Leader of Malaysian Indian Congress resigns after 31 yearsBy DPA, IANS
Monday, December 6, 2010
KUALA LUMPUR - The leader of Malaysia’s largest ethnic Indian party resigned Monday after more than three decades at the helm amid criticism from members of his party and the public.
Calls for S. Samy Vellu, 74, to quit had increased since his Malaysian Indian Congress (MIC) party’s poor performance in the 2008 general elections.
His critics charged that Samy, as he is widely known, has done little to protect the ethnic Indian community’s rights in mainly Muslim Malaysia since he took the reins in 1979.
After the 2008 elections, the MIC saw its number of seats in the 222-member parliament fall from nine to four, making it harder for the party to fulfill its role as defender of Malaysia’s Indians, who account for around seven percent of the total population.
Samy Vellu saw his own popularity drop and was forced to leave the cabinet and his position as works minister.
On Monday, his chosen successor, G Palanivel, was officially appointed as the MIC’s new president.
Samy, whose colourful persona has attracted considerable media attention, had refuted calls to step down in the two years since the elections and fired critics from the upper ranks of his party.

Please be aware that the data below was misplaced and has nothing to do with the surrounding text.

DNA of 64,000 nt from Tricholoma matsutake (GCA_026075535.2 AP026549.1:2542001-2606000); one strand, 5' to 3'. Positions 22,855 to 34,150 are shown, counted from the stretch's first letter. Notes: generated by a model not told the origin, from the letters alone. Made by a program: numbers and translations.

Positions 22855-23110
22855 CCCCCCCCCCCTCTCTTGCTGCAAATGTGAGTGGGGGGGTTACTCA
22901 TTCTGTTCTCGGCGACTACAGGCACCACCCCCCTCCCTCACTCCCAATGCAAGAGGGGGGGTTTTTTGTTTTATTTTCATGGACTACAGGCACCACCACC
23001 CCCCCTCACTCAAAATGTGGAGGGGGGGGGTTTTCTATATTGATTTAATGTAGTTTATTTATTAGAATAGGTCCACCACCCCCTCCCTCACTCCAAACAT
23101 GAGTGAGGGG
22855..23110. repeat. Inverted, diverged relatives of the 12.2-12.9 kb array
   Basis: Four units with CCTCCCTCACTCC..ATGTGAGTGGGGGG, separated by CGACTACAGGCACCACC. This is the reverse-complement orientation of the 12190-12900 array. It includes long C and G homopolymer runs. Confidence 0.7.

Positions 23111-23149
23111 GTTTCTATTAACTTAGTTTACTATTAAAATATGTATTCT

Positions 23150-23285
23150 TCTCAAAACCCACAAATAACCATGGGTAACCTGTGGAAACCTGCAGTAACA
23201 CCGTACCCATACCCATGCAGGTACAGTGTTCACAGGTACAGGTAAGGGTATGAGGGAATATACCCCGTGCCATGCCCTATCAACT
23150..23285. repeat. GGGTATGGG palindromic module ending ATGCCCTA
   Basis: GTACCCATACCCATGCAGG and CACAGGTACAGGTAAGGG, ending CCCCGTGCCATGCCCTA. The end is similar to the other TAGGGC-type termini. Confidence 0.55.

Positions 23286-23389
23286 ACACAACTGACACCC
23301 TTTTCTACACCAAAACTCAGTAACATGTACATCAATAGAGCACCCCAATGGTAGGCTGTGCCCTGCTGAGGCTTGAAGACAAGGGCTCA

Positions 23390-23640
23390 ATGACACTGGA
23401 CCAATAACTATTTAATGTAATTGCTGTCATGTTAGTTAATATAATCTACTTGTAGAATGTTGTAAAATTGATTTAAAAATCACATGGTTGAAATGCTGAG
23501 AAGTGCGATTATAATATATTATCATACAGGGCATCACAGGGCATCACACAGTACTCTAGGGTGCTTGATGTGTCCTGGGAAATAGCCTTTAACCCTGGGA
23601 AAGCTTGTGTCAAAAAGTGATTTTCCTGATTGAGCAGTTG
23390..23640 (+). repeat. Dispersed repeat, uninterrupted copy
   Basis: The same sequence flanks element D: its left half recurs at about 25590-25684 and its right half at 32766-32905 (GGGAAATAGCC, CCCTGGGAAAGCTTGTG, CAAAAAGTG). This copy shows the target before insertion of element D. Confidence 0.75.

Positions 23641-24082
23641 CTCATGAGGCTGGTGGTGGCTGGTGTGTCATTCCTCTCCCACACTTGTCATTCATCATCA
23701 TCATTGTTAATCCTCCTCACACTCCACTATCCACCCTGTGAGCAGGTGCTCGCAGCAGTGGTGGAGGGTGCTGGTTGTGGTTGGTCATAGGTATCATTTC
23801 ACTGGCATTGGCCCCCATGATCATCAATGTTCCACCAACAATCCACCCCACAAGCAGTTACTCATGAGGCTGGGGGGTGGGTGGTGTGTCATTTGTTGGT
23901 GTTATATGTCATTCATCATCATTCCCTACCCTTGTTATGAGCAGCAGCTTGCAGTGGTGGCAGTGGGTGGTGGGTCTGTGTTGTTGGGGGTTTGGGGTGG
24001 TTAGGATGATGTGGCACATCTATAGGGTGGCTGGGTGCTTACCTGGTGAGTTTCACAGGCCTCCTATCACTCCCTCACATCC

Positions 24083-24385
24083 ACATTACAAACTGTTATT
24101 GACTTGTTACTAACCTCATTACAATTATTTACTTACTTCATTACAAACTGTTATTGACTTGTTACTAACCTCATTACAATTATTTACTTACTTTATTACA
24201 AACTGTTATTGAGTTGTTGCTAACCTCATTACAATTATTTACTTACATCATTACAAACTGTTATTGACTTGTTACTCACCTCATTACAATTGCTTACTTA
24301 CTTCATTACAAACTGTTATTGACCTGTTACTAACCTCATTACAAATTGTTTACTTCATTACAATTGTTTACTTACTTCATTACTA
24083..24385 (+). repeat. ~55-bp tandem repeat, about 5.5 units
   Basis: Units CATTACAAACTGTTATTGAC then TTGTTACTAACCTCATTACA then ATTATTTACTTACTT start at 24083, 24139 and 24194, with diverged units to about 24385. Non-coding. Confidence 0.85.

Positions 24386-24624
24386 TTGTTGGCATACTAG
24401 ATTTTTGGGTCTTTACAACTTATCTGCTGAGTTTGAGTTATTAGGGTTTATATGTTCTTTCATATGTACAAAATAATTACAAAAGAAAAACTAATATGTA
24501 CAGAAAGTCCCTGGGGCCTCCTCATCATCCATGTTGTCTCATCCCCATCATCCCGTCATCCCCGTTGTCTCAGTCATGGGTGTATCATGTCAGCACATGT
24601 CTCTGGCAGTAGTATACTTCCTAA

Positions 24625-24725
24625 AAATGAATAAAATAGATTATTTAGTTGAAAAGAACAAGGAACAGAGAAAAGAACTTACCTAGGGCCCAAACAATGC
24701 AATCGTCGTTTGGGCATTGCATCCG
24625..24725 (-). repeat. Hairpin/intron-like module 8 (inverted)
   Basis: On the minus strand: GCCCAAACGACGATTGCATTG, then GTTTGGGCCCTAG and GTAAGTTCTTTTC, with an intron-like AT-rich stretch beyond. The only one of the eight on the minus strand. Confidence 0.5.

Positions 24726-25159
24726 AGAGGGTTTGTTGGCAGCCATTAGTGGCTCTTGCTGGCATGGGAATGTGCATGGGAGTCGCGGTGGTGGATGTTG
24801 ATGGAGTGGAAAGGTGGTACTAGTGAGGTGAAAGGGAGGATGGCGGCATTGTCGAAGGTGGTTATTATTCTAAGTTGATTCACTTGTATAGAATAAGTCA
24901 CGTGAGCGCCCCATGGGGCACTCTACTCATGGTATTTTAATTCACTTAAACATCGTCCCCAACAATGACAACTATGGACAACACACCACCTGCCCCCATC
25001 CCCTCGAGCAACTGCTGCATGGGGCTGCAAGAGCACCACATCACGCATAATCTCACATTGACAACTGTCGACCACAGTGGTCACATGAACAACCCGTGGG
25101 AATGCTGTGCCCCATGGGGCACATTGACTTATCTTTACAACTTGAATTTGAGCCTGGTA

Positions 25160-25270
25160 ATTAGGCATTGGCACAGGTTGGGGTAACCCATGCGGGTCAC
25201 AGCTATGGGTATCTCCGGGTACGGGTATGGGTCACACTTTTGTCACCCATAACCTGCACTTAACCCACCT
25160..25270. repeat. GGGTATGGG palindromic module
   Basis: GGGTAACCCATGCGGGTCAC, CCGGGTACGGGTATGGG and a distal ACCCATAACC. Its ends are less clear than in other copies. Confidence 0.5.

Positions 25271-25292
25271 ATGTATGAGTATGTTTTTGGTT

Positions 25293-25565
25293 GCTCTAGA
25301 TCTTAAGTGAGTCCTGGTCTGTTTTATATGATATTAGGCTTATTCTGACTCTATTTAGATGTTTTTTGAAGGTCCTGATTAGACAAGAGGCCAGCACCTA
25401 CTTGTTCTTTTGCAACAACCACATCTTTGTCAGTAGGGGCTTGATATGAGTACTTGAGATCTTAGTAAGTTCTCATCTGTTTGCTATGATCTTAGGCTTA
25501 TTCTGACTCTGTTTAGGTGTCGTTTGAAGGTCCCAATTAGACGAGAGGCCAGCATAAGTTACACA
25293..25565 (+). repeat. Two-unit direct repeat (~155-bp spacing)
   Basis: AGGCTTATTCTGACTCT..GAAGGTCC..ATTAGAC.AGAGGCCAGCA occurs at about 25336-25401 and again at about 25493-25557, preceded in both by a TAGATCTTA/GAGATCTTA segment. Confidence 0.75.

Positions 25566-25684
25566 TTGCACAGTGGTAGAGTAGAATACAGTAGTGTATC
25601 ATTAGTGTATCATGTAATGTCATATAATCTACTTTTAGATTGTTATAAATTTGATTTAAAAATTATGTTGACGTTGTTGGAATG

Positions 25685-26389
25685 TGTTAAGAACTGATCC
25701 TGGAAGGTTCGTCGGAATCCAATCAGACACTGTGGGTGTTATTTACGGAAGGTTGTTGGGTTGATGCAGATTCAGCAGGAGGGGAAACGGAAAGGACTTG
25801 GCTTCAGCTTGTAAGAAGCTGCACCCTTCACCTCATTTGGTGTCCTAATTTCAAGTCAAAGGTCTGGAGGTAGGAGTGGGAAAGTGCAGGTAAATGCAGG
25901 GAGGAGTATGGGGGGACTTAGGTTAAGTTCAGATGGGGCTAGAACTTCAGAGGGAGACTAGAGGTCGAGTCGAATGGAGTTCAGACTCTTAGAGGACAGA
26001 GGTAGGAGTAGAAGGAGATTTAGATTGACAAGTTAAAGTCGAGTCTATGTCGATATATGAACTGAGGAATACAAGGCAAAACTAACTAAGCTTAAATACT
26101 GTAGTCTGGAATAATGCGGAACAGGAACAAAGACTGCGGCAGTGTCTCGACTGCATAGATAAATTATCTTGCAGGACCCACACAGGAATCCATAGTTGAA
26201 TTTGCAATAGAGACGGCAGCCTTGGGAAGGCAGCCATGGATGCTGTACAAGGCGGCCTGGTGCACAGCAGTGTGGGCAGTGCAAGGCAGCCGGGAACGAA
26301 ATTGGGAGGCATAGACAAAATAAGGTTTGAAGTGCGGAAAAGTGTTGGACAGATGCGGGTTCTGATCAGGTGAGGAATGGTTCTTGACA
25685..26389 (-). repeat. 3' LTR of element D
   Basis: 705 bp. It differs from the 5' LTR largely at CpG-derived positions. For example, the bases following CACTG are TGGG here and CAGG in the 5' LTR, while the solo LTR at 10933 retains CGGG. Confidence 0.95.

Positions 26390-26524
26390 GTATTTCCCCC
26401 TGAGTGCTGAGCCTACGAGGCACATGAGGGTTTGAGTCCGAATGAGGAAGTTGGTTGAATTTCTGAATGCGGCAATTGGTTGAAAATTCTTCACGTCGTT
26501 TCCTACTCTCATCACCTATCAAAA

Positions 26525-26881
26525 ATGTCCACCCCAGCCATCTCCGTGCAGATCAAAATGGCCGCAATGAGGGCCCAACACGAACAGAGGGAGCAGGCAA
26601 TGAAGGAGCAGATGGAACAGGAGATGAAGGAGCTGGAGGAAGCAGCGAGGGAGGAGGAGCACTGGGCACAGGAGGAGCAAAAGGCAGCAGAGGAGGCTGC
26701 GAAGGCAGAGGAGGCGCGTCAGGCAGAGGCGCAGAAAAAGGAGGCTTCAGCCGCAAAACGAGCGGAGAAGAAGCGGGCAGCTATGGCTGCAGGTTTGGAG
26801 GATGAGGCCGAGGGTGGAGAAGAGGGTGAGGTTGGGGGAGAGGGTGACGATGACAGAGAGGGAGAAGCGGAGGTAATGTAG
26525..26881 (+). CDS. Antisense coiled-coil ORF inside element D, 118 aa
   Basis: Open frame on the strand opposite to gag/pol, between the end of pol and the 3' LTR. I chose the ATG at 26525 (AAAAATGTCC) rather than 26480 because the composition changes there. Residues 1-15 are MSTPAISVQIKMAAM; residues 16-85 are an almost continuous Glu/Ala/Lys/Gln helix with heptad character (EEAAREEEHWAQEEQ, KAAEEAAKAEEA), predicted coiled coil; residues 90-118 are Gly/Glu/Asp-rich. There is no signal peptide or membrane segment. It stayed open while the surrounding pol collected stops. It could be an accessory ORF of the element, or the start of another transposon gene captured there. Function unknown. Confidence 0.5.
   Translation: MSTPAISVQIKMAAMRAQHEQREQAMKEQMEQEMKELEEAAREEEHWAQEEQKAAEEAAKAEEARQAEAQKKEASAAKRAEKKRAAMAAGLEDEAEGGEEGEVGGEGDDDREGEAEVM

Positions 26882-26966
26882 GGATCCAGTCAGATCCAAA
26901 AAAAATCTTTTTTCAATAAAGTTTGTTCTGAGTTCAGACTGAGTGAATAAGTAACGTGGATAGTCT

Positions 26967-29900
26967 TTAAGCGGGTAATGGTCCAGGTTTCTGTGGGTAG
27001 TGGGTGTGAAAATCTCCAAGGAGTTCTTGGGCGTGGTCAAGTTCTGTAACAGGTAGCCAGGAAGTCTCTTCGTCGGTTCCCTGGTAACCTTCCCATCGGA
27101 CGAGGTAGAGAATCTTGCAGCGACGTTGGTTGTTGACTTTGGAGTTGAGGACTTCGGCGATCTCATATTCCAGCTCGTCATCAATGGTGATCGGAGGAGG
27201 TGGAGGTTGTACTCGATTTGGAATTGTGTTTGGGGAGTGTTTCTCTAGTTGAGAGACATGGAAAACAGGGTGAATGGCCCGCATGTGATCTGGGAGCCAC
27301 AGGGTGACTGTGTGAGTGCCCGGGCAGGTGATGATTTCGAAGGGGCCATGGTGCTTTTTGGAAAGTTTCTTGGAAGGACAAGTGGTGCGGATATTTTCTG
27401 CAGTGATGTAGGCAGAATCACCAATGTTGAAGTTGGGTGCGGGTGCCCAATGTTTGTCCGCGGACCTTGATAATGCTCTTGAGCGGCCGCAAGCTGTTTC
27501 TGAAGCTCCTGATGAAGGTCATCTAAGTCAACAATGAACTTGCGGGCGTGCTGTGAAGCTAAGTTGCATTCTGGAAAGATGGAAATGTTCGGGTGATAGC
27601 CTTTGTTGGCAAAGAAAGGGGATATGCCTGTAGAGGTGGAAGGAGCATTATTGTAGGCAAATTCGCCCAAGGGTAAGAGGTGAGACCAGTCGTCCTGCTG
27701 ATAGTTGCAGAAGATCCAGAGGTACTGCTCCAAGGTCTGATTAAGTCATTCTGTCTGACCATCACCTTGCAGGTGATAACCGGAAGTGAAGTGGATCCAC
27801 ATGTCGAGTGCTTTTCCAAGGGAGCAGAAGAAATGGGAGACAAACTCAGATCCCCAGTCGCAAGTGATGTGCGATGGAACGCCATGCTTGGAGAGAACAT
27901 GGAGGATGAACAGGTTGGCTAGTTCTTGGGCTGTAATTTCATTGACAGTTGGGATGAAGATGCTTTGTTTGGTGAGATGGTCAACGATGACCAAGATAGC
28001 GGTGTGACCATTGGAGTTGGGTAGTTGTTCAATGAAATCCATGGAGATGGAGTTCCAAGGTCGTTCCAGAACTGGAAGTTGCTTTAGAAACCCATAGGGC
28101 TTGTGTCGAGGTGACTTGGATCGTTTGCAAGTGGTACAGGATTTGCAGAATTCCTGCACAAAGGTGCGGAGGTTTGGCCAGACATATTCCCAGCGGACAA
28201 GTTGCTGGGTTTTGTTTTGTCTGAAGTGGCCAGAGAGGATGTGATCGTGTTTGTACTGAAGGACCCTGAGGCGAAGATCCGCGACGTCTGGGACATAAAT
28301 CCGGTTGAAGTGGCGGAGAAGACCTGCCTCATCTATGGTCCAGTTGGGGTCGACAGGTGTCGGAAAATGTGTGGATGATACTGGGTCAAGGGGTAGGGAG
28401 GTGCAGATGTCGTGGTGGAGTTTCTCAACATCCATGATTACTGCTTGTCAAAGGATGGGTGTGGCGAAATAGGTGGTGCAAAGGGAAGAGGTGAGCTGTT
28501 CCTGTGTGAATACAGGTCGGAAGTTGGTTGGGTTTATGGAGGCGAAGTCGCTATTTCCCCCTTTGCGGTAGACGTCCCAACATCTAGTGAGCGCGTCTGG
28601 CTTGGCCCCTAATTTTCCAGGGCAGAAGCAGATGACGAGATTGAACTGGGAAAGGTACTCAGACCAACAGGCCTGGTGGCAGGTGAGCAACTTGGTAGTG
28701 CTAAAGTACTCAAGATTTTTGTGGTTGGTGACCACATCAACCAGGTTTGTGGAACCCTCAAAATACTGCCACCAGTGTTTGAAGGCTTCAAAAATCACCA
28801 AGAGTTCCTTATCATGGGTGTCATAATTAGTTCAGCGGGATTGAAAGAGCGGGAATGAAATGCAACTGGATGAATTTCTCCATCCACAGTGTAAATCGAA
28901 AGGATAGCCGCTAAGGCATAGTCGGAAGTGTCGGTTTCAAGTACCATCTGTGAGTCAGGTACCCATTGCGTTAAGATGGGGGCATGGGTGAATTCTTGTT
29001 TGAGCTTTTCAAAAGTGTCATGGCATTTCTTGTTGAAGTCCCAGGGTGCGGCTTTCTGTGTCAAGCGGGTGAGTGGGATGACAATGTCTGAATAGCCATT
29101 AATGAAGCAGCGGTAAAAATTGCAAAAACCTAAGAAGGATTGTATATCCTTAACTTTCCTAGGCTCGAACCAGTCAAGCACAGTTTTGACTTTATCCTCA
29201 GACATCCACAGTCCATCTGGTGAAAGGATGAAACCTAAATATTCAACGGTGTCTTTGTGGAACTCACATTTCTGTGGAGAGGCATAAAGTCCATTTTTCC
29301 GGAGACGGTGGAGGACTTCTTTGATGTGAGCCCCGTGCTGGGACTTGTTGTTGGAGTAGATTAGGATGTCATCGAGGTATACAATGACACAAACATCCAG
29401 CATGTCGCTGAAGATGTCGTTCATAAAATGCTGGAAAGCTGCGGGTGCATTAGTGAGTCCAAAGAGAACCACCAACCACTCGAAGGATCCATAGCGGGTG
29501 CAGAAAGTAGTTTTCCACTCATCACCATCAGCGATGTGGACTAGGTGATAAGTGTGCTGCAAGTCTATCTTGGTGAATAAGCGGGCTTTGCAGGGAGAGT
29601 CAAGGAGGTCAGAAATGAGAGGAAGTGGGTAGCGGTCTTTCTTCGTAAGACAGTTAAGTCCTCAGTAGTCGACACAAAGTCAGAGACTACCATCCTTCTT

He said his decision to finally quit was to give his successor adequate time to prepare for the next general elections, which are due in 2012 but which many believe will be much earlier.
MIC is a member of the National Front coalition, which has ruled the country since its independence in 1957 and includes representatives from the country’s different ethnic groups.
Most power is effectively wielded by the United Malays National Organization party. Ethnic Malays make up 60 percent of the country’s 28 million people. Ethnic Chinese make up 25 percent.
In 2008, Chinese and Indian voters largely backed the three-party opposition alliance led by former deputy premier Anwar Ibrahim and for the first time denied the National Front the two-thirds majority needed to legislate.